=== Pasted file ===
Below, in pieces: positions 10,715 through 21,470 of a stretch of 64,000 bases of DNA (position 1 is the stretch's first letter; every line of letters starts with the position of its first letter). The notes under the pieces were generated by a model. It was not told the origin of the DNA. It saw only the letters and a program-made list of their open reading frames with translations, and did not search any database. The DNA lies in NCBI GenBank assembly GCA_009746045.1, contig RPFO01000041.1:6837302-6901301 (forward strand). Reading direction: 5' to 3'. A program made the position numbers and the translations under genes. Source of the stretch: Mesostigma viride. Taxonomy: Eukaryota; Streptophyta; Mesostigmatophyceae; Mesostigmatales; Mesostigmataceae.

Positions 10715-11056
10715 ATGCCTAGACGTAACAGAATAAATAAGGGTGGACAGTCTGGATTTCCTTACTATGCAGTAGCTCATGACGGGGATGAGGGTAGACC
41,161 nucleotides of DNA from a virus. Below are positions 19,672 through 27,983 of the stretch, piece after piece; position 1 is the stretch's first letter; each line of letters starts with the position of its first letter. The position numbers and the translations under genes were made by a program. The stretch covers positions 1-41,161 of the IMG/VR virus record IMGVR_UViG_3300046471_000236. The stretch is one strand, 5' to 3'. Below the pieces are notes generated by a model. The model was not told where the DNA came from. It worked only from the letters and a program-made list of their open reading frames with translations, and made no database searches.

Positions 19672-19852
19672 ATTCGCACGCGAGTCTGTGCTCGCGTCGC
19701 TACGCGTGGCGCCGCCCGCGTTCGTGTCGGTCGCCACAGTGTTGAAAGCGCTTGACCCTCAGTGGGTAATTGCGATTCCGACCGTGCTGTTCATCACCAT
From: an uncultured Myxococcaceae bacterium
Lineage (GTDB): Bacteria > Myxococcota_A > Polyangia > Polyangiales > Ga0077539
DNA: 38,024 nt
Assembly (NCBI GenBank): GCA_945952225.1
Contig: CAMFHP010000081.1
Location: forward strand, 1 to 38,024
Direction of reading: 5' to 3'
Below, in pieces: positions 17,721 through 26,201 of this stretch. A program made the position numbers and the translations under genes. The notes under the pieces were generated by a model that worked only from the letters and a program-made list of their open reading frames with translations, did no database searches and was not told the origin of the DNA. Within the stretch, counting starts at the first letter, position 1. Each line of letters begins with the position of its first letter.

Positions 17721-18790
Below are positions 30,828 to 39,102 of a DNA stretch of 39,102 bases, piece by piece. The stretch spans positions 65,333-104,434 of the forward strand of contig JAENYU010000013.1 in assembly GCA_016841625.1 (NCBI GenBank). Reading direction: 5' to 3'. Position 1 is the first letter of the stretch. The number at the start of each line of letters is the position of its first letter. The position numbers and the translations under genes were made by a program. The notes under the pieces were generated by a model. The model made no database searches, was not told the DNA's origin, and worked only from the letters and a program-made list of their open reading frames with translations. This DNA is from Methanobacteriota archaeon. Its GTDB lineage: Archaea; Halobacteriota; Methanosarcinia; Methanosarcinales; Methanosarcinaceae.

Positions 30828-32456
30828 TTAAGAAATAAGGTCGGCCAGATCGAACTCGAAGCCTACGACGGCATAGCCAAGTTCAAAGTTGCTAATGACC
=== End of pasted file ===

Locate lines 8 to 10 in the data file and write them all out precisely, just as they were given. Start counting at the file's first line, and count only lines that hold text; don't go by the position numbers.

From: an uncultured Myxococcaceae bacterium
Lineage (GTDB): Bacteria > Myxococcota_A > Polyangia > Polyangiales > Ga0077539
DNA: 38,024 nt